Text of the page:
Nederlandse versie 2de hands. Mooie filosofische inleiding, het laat een speciale sfeer na rond het pure. De man leeft ervoor. En de presentatie van het voedsel. Best eerst een "cursus snijtechnieken" volgen en dan eens iets uitproberen.
After wanting a copy of this, the ultimate guide to Japanese Cooking, for years I picked up a mint 1980 copy in a charity shop for 2!
Most countries cuisines have stars of their art, some lasting longer than others. Shizuo Tsuji is certainly a star if not the star in Japan.
No cook/chef who has an interest in Japanese cookery will be without this on their shelf.
It's daunting in size but as it covers every aspect of the cuisine it has to be.
Get a copy!
This is pretty much the standard go to in every Japanese kitchen I've worked in. I suppose you could compare it to Pepin's "Method and Technique" for French cookery or Artusi's "Science In the Kitchen, and the Art of Eating Well" for Italian. Pretty much anything you need to know about everyday Japanese cooking like you'll eat in the thousands of wonderful family owned restaurants (as well as some of those owned, alas by mega-corporations) in Japan.
this is the japanese cooking bible. it's beautifully and clearly written. i would love to cook my way through this book (except for the meat dishes), however, the japanese market in SB isn't well-stoked enough to really try all these recipes. this book is amazing--but you'll need to live in a big city with a good japanese market to really get everything you could out of this.
Although I wish I still had the copy I bought in Japan 25 years ago, this updated version is even better. It's a must-have for anybody interested in Japanese culture and cuisine. It is to Japanese cooking what Joy of Cooking is to American cooking.
I use this cookbook all the time. It's great for learning the basic and more advanced techniques of Japanese cuisine, and is geared towards those living outside of Japan, so has lots of useful substitution ideas for hard-to-find ingredients. A thoughtful and well-written book with lots of great recipes.
Rebecca Huston
A rather technical look at Japanese cuisine, but still the best. If you think that all Japanese food is just sushi and raw fish, guess again. This is a very good book, and recommended for anyone who wants to get serious about Japanese food.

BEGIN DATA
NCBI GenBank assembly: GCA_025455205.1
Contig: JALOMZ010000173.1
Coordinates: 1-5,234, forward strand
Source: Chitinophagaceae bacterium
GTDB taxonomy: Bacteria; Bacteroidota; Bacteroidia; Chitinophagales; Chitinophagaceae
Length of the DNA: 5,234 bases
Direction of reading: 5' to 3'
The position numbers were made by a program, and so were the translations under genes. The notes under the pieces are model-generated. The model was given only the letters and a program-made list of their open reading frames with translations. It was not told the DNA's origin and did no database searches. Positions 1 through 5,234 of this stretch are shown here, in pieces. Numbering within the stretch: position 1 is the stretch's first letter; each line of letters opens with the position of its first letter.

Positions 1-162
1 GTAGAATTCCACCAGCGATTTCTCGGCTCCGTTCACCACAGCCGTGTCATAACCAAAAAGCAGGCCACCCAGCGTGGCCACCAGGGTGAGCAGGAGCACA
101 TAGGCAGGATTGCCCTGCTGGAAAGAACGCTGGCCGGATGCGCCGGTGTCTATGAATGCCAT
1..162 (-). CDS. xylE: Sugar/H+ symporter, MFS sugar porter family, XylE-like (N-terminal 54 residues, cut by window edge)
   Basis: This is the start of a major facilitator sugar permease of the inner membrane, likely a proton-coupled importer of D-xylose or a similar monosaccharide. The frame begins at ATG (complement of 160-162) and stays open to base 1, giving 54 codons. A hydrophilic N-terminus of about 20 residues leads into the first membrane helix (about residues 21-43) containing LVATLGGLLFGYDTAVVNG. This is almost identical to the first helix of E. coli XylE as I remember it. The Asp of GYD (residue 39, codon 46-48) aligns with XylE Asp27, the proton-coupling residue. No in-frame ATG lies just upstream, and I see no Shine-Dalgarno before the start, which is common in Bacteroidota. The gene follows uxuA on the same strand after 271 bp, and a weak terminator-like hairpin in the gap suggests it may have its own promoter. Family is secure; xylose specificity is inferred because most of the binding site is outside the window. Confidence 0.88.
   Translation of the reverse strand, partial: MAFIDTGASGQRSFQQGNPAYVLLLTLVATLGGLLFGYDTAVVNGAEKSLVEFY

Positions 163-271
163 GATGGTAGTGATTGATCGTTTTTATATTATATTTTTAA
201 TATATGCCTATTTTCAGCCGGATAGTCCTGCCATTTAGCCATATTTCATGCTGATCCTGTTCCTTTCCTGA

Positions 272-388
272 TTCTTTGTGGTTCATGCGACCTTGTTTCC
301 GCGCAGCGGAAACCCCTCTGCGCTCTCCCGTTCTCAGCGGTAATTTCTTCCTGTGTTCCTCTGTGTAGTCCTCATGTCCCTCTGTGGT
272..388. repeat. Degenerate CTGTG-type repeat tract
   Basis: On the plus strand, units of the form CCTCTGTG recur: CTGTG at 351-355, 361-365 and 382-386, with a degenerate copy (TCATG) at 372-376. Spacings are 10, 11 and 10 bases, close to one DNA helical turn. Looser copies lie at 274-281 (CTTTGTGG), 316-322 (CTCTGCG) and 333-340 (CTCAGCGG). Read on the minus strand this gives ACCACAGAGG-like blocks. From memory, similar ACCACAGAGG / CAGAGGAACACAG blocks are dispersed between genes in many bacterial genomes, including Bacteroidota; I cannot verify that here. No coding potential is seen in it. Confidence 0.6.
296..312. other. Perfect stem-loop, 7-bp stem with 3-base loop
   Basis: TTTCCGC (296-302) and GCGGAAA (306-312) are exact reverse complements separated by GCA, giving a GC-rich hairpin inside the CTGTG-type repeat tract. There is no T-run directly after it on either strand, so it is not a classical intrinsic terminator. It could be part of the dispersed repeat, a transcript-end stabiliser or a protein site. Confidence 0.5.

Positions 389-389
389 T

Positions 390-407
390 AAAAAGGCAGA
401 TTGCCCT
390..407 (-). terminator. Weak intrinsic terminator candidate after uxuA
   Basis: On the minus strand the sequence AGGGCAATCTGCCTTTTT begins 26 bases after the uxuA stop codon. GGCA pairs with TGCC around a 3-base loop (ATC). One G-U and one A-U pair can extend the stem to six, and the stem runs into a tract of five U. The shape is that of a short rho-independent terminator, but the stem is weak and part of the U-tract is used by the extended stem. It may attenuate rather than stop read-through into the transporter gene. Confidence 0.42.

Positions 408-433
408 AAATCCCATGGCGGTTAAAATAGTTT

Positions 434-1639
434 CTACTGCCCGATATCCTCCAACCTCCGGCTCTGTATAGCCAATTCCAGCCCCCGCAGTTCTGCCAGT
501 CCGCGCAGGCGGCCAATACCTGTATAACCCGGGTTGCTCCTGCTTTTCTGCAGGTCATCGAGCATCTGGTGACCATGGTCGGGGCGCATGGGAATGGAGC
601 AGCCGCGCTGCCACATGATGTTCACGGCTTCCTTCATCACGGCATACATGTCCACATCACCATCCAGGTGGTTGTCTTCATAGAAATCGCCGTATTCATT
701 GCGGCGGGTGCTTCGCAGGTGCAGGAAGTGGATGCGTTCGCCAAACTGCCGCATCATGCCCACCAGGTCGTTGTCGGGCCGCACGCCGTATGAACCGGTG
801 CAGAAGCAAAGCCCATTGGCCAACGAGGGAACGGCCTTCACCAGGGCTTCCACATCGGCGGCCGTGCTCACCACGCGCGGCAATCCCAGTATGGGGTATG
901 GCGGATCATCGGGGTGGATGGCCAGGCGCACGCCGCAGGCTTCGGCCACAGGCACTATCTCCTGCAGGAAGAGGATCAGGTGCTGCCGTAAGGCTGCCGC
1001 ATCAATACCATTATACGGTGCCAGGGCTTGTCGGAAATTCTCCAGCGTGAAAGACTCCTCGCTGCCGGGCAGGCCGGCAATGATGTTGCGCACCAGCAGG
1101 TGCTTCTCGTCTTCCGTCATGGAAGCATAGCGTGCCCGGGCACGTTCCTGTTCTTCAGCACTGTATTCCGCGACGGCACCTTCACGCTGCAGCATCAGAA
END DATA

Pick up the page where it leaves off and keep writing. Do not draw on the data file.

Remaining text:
I read it. It took a long time. I'm not sure how much of it I will actually use but it was interesting to read about the different Japanese ingredients that are not commonly found in the U.S.
Fantastic, accurate, and authentic-tasting Japanese recipes. This is a bible for Japanese cooking. The whole book provides insight into the mindset of how the Japanese view their food and cooking.
There aren't any photos but it is packed with information and the recipes are well-written. Everything is described with such detail that the lack of photos isn't a big thing
This cookbook has great descriptions and recipes for very traditional Japanese recipes. I haven't actually cooked that many yet but it's been fun to read.
The cookbook that started my fascination (turned passion) with the Japanese cuisine, and the introduction by M. F. K. Fisher alone is worth the price.
This book is beautifully written with a great respect to the tradition of Japanese cooking and also with a great respect for the reader.
Comprehensive cookbook. Many detailed recipes and a good amount of technique - everything from fileting fish to tea ceremony.
Glad I didn't buy this...was looking for more soups (only has 5). Spends many pages on equipment.507p.,c1980.
An amazing book, revealing the simultaneous simplicity and sophistication of Japanese cooking.
Fredrick Danysh
A good basic Japanese cookbook. There is more to Japanese cooking than sushi and tempura.
Nana O
I liked the easy recipes. I will definitely cook some for the New Year party!
Life is too short to read cookbooks that don't have photos. Sorry.
Tasty, well-organized, but sparse on visual instruction.
Jorge Mario
si tuviera ilustraciones a color seria fabuloso este libro.
I have the original 1980 edition.